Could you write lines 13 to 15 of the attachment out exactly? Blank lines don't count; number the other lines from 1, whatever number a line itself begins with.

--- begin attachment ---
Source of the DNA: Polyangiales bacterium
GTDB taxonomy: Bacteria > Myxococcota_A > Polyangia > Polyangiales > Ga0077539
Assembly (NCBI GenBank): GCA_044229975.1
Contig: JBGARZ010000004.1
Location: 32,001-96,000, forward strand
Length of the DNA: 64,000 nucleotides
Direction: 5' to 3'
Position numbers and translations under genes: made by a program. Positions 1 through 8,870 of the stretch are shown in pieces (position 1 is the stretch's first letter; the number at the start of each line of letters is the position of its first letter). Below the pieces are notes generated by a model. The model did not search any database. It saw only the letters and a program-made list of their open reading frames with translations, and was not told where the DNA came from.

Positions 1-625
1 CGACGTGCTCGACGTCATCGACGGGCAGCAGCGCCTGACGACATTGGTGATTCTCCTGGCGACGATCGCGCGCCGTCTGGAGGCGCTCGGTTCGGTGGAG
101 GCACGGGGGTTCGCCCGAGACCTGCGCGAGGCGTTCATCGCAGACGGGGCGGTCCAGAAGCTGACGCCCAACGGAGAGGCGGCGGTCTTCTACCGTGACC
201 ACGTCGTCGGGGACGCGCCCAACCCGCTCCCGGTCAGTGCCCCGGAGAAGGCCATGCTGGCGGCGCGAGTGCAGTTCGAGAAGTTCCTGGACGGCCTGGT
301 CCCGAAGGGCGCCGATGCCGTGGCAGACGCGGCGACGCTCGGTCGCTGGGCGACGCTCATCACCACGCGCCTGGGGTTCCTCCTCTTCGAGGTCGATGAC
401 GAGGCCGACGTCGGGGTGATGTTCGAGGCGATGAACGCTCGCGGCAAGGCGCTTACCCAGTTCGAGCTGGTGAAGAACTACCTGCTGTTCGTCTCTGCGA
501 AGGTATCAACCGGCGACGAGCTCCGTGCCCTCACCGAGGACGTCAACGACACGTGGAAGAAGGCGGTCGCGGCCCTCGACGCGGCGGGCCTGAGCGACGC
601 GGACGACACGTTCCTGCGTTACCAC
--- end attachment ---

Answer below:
301 CCCGAAGGGCGCCGATGCCGTGGCAGACGCGGCGACGCTCGGTCGCTGGGCGACGCTCATCACCACGCGCCTGGGGTTCCTCCTCTTCGAGGTCGATGAC
401 GAGGCCGACGTCGGGGTGATGTTCGAGGCGATGAACGCTCGCGGCAAGGCGCTTACCCAGTTCGAGCTGGTGAAGAACTACCTGCTGTTCGTCTCTGCGA
501 AGGTATCAACCGGCGACGAGCTCCGTGCCCTCACCGAGGACGTCAACGACACGTGGAAGAAGGCGGTCGCGGCCCTCGACGCGGCGGGCCTGAGCGACGC